Stupid questions with ex-''Sopranos'' star Joey Pants. The actor is back on the radar with an autobiography and a new show

By Tim Carvell
Updated July 25, 2003 at 04:00 AM EDT
Credit: Pantoliano: John-Francis Bourke

Who's Sorry Now: The True Story of a Stand Up Guy

  • Book

Before you die, you may or may not see ”The Ring,” but the odds are excellent that you’ll see Joe Pantoliano in something. The ubiquitous character actor has appeared in 55 films, including ”Risky Business,” ”The Matrix,” ”Daredevil,” and the upcoming ”Bad Boys II” (out July 18). Given that the 52-year-old’s career survived small-screen decapitation on ”The Sopranos” last season, we figured Pantoliano was tough enough to endure our stupid questions.

You’ve got a show on CBS this fall called”The Handler.” I know what shipping is, but what exactly does handling consist of?
It means taking care of the situation. Handling guys like you and their dumb questions.

You seem to wind up dead in a lot of films. Is the quickest route to box office success killing you in the middle of a movie?
That is the best recipe for success. I guess some of the best… [Sound of laughter in background] My kids are making fun of my socks. They say they’re Dr. Seuss socks. They’re red and orange and brown and green and blue and yellow. [To his kids] They’re nice. I just got a compliment on the street from a strange woman. A stranger. She wasn’t strange. She was actually quite attractive. I got her number.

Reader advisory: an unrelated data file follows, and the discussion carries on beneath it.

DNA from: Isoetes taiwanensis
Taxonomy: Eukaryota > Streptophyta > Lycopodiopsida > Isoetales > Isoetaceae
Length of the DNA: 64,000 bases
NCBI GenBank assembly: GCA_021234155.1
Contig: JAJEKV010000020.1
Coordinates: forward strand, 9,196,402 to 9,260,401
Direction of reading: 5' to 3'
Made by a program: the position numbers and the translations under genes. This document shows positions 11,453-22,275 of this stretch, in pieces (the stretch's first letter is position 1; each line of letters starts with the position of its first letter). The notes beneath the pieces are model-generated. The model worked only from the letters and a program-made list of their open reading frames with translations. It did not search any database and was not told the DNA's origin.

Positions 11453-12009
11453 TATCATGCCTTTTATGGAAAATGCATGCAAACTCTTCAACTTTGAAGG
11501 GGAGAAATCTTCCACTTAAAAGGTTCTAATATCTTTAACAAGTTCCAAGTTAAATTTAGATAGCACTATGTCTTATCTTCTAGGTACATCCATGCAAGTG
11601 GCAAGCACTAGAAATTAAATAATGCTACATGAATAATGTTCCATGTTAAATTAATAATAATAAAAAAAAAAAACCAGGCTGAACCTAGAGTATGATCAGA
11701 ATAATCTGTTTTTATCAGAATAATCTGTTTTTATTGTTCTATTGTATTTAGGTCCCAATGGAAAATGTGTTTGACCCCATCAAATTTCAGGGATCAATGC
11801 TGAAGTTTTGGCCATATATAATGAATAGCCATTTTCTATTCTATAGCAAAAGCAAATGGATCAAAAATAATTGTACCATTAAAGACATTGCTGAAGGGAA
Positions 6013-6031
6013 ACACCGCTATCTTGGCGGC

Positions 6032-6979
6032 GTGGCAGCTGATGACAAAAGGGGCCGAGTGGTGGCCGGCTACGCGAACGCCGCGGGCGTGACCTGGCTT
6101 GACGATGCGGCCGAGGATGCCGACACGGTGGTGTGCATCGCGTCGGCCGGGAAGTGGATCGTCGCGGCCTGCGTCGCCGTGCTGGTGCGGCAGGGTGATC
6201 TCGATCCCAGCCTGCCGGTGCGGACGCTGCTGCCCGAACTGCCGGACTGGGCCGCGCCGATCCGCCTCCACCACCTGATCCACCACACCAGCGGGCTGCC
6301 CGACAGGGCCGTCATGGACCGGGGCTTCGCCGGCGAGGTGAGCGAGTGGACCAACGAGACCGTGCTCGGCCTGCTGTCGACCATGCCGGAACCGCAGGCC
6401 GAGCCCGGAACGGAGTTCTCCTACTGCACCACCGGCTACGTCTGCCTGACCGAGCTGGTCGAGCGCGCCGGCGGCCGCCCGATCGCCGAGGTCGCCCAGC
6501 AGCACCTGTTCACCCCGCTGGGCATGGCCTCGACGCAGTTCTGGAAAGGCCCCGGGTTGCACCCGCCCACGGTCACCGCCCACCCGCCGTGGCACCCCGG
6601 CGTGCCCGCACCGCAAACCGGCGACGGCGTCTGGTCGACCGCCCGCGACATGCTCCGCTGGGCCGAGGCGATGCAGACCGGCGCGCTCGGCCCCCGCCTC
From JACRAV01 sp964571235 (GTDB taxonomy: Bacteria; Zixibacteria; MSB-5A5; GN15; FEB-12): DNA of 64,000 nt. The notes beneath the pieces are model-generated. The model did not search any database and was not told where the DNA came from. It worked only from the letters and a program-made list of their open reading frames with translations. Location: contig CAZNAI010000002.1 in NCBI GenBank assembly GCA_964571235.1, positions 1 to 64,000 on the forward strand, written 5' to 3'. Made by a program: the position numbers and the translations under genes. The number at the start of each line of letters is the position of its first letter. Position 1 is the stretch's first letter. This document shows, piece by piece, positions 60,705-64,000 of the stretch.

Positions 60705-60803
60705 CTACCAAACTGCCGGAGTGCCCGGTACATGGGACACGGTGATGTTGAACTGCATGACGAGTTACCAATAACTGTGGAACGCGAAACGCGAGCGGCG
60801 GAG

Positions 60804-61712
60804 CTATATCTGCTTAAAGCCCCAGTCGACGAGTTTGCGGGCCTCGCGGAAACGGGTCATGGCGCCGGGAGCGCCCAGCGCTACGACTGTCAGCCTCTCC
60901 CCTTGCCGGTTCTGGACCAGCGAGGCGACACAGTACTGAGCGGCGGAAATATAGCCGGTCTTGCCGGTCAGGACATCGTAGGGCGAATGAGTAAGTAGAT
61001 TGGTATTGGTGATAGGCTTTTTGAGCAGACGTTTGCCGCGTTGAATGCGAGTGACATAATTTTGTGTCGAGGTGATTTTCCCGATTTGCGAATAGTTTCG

How come everyone can see your socks?
I’m wearing Bermuda shorts.

Shorts? You’re Joey Pants. You should be wearing pants.
Not with these legs, baby.

Do you stay in touch with the baby from 1994’s”Baby’s Day Out”?
Those kids must be about 15 years old now, the twins. The stunt double wound up doing a lot better than the kids. You know Verne [Troyer]? Mini-Me? He was the stunt double for ”Baby’s Day Out.” That was how he got his start. I went to the strip clubs with Verne. They loved him down there.

In your autobiography,”Who’s Sorry Now,” you write that when a fan says, ”I hated you in that movie!” you have done your job. I didn’t hate you in ”The Adventures of Pluto Nash,” but then again, I didn’t see it. Does that mean neither of us did his job?
That makes two of us. I wanted to see it, but by the time I got to the theater, they had already pulled it.

In ”Risky Business,” your character’s name was Guido. In ”Running Scared,” it was Snake. And in ”Robert Kennedy and His Times,” it was Roy Cohn. If you had to choose one as your name, which would it be?
Guido Cohn. Or how about this, we can use all three: Guido Cohn, That Snake.

In your book you hinted that you grew up around organized crime. If you don’t like how this interview turns out, can you arrange for me to come to some sort of harm?
No, the good old days are over…. Truth be known, 98 percent of the people in my community were hardworking citizens.

So I can sleep soundly tonight?
I don’t know. Let’s see how hard you piss me off. I got your number. I know where you live.

Who's Sorry Now: The True Story of a Stand Up Guy

  • Book
  • Joe Pantoliano
  • E.P. Dutton